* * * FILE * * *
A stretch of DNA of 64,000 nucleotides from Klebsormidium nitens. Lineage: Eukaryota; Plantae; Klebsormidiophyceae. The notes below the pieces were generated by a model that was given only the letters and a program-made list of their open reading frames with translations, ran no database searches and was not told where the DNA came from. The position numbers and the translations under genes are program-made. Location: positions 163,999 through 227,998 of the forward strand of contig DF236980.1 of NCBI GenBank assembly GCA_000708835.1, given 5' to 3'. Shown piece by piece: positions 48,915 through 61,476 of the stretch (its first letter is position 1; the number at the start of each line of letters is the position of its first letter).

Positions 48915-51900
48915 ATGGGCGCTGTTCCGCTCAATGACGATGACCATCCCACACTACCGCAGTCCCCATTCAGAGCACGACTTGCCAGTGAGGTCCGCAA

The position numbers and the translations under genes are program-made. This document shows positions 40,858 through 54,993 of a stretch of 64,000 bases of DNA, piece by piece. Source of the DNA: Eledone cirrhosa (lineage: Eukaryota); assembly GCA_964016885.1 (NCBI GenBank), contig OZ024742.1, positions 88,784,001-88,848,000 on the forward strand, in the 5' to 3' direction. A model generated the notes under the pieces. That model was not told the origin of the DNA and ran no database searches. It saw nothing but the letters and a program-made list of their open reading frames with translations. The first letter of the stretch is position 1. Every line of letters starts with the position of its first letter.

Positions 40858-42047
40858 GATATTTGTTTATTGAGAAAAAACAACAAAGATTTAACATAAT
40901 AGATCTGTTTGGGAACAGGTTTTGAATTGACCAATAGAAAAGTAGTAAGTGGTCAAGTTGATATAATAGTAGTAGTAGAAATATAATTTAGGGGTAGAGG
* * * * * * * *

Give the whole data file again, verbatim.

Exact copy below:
A stretch of DNA of 64,000 nucleotides from Klebsormidium nitens. Lineage: Eukaryota; Plantae; Klebsormidiophyceae. The notes below the pieces were generated by a model that was given only the letters and a program-made list of their open reading frames with translations, ran no database searches and was not told where the DNA came from. The position numbers and the translations under genes are program-made. Location: positions 163,999 through 227,998 of the forward strand of contig DF236980.1 of NCBI GenBank assembly GCA_000708835.1, given 5' to 3'. Shown piece by piece: positions 48,915 through 61,476 of the stretch (its first letter is position 1; the number at the start of each line of letters is the position of its first letter).

Positions 48915-51900
48915 ATGGGCGCTGTTCCGCTCAATGACGATGACCATCCCACACTACCGCAGTCCCCATTCAGAGCACGACTTGCCAGTGAGGTCCGCAA

The position numbers and the translations under genes are program-made. This document shows positions 40,858 through 54,993 of a stretch of 64,000 bases of DNA, piece by piece. Source of the DNA: Eledone cirrhosa (lineage: Eukaryota); assembly GCA_964016885.1 (NCBI GenBank), contig OZ024742.1, positions 88,784,001-88,848,000 on the forward strand, in the 5' to 3' direction. A model generated the notes under the pieces. That model was not told the origin of the DNA and ran no database searches. It saw nothing but the letters and a program-made list of their open reading frames with translations. The first letter of the stretch is position 1. Every line of letters starts with the position of its first letter.

Positions 40858-42047
40858 GATATTTGTTTATTGAGAAAAAACAACAAAGATTTAACATAAT
40901 AGATCTGTTTGGGAACAGGTTTTGAATTGACCAATAGAAAAGTAGTAAGTGGTCAAGTTGATATAATAGTAGTAGTAGAAATATAATTTAGGGGTAGAGG